The Birth of Punk Rock
Smith, who had experimented earlier with setting her poetry to music, began to more fully explore rock 'n' roll as an outlet for her lyric poetry. In 1974, she formed a band and recorded the single "Piss Factory," now widely considered the first true "punk" song, which garnered her a sizable and fanatical grassroots following. The next year, after Bob Dylan leant her mainstream credibility by attending one of her concerts, Smith landed a record deal with Arista Records.
Smith's 1975 debut album, Horses, featuring the iconic singles "Gloria" and "Land of a Thousand Dances," was a huge commercial and critical success for its manic energy, heartfelt lyrics and skillful wordplay. The definitive early punk rock album, Horses is a near-ubiquitous inclusion on lists of the best albums of all time.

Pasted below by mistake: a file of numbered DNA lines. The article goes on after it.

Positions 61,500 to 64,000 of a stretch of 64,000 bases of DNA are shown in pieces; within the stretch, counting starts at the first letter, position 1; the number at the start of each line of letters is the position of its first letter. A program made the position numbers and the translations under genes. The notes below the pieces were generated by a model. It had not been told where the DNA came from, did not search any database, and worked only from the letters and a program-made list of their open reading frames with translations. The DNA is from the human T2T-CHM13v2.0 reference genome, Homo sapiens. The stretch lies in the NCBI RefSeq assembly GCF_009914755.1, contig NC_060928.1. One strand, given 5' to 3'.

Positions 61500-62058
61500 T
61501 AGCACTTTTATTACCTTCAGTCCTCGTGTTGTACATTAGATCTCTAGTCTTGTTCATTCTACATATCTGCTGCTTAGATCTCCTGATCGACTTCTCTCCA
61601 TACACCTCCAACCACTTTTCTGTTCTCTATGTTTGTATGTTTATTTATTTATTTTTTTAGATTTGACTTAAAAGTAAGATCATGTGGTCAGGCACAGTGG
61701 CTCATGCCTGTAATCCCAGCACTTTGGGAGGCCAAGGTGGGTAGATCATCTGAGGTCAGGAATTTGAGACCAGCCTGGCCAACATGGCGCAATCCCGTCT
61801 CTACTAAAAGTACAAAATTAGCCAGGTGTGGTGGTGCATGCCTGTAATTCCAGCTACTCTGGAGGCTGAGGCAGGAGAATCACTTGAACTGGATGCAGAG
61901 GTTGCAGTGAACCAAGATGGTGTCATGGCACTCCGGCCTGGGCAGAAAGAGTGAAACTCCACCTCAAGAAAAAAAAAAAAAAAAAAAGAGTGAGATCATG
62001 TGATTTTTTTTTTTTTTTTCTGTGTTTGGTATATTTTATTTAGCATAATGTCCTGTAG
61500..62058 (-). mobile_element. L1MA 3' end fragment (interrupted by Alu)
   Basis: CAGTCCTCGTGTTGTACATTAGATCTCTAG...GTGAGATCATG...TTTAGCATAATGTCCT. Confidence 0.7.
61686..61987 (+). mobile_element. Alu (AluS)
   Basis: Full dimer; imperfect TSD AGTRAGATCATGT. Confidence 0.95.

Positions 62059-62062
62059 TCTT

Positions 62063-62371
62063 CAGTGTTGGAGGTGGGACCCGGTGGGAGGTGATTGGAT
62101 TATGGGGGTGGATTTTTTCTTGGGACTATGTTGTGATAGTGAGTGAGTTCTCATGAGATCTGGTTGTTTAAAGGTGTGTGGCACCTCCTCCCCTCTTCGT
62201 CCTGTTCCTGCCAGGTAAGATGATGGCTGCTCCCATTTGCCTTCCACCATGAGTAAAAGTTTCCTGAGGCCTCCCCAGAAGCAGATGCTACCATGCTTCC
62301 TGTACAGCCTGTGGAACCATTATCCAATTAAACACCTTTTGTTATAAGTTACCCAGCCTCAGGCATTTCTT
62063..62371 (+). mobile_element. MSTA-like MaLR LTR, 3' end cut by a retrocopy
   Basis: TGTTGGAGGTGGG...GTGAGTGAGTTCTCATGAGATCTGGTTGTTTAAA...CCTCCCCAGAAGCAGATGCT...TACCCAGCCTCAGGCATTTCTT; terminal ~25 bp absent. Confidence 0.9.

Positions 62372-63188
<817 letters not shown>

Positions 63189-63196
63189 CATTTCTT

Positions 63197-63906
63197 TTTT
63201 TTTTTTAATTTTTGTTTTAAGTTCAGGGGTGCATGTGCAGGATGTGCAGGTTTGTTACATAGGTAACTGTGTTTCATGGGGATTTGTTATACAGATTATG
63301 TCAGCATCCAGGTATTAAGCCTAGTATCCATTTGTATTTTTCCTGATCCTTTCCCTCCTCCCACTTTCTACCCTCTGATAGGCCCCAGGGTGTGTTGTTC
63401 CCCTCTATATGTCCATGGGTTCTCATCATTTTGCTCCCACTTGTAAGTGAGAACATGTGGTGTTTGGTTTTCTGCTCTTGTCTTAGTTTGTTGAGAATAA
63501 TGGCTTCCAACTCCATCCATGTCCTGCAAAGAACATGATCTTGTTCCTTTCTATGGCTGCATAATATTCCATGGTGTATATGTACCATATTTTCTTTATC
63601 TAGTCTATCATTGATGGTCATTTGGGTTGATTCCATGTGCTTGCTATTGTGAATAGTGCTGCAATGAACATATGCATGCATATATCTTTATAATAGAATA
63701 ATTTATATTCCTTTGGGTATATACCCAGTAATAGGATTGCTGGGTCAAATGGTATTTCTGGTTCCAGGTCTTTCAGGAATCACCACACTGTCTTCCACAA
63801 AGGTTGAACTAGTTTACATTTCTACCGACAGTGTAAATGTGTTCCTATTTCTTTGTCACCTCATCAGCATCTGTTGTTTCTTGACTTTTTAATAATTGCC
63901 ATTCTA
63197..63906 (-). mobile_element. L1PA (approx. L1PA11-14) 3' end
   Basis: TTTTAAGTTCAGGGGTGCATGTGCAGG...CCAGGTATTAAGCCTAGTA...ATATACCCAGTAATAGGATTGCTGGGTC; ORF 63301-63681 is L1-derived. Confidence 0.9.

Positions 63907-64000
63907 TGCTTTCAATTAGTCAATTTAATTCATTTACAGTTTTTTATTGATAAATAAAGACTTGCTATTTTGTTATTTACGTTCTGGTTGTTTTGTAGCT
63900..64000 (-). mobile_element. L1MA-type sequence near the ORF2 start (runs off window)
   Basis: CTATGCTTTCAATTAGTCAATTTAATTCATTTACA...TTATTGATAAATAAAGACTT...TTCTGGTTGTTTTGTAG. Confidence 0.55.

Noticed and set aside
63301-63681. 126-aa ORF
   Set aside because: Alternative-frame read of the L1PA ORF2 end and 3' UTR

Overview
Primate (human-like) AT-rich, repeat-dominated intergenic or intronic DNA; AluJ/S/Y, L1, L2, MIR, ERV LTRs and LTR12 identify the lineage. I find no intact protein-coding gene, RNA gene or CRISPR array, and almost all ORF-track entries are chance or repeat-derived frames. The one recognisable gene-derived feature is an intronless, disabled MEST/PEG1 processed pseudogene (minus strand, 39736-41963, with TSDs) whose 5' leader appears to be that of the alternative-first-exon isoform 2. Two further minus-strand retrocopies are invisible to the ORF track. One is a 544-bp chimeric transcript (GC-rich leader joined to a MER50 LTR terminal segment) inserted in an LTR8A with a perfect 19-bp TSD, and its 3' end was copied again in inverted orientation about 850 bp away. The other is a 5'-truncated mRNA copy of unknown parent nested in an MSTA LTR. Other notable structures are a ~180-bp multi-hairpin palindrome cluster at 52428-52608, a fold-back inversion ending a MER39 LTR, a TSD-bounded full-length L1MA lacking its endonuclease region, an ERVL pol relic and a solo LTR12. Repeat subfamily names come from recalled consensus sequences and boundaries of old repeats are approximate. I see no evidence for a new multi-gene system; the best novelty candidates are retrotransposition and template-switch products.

Re-billing her act as the Patti Smith Group to give due credit to her band—Lenny Kaye (guitar), Ivan Kral (bass), Jay Dee Daugherty (drums) and Richard Sohl (piano)—Smith released her second album, Radio Ethiopia, in 1976. The Patti Smith Group then achieved a commercial breakthrough with its third album, Easter (1978), propelled by the hit single "Because the Night," co-written by Smith and Bruce Springsteen.
Seclusion and Domestic Life
Smith's fourth album, 1979's Wave, received only lukewarm reviews and modest sales. By the time she released Wave, Smith had fallen deeply in love with MC5 guitarist Fred "Sonic" Smith, and the pair married in 1980. For the next 17 years, Smith largely disappeared from the public scene, devoting herself to domestic life and raising the couple's two children. She released only one album during this time, 1988's Dream of Life, a collaboration with her husband. The album was a commercial disappointment despite including one of Smith's most iconic singles, "People Have the Power."
Comeback and Legacy